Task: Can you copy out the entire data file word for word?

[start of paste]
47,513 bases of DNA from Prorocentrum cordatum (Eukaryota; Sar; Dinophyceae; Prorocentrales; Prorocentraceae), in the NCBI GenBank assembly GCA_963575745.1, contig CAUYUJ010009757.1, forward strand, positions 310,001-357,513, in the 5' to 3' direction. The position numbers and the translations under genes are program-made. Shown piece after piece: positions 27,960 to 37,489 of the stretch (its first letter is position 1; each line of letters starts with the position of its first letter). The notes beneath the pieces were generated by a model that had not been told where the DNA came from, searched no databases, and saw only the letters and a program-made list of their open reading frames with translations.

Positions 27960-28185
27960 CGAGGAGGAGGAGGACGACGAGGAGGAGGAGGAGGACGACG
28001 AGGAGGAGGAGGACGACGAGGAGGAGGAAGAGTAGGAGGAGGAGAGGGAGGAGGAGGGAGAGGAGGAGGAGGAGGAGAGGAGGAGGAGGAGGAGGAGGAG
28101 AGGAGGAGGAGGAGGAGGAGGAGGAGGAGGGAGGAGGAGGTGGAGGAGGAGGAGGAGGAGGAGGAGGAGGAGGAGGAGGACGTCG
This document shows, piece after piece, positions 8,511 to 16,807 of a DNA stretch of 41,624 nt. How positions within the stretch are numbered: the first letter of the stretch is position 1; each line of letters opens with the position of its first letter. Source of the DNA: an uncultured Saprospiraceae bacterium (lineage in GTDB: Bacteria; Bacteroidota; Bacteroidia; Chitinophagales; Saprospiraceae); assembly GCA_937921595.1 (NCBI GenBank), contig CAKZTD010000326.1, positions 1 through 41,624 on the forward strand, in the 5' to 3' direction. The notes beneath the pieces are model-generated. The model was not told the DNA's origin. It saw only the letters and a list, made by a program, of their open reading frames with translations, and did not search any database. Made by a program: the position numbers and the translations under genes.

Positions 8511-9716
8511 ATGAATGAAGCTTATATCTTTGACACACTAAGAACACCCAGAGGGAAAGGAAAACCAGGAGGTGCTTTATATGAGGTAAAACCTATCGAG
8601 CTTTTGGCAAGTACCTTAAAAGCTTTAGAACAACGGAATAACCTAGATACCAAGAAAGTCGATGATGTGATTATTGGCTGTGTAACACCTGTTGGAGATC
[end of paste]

47,513 bases of DNA from Prorocentrum cordatum (Eukaryota; Sar; Dinophyceae; Prorocentrales; Prorocentraceae), in the NCBI GenBank assembly GCA_963575745.1, contig CAUYUJ010009757.1, forward strand, positions 310,001-357,513, in the 5' to 3' direction. The position numbers and the translations under genes are program-made. Shown piece after piece: positions 27,960 to 37,489 of the stretch (its first letter is position 1; each line of letters starts with the position of its first letter). The notes beneath the pieces were generated by a model that had not been told where the DNA came from, searched no databases, and saw only the letters and a program-made list of their open reading frames with translations.

Positions 27960-28185
27960 CGAGGAGGAGGAGGACGACGAGGAGGAGGAGGAGGACGACG
28001 AGGAGGAGGAGGACGACGAGGAGGAGGAAGAGTAGGAGGAGGAGAGGGAGGAGGAGGGAGAGGAGGAGGAGGAGGAGAGGAGGAGGAGGAGGAGGAGGAG
28101 AGGAGGAGGAGGAGGAGGAGGAGGAGGAGGGAGGAGGAGGTGGAGGAGGAGGAGGAGGAGGAGGAGGAGGAGGAGGAGGACGTCG
This document shows, piece after piece, positions 8,511 to 16,807 of a DNA stretch of 41,624 nt. How positions within the stretch are numbered: the first letter of the stretch is position 1; each line of letters opens with the position of its first letter. Source of the DNA: an uncultured Saprospiraceae bacterium (lineage in GTDB: Bacteria; Bacteroidota; Bacteroidia; Chitinophagales; Saprospiraceae); assembly GCA_937921595.1 (NCBI GenBank), contig CAKZTD010000326.1, positions 1 through 41,624 on the forward strand, in the 5' to 3' direction. The notes beneath the pieces are model-generated. The model was not told the DNA's origin. It saw only the letters and a list, made by a program, of their open reading frames with translations, and did not search any database. Made by a program: the position numbers and the translations under genes.

Positions 8511-9716
8511 ATGAATGAAGCTTATATCTTTGACACACTAAGAACACCCAGAGGGAAAGGAAAACCAGGAGGTGCTTTATATGAGGTAAAACCTATCGAG
8601 CTTTTGGCAAGTACCTTAAAAGCTTTAGAACAACGGAATAACCTAGATACCAAGAAAGTCGATGATGTGATTATTGGCTGTGTAACACCTGTTGGAGATC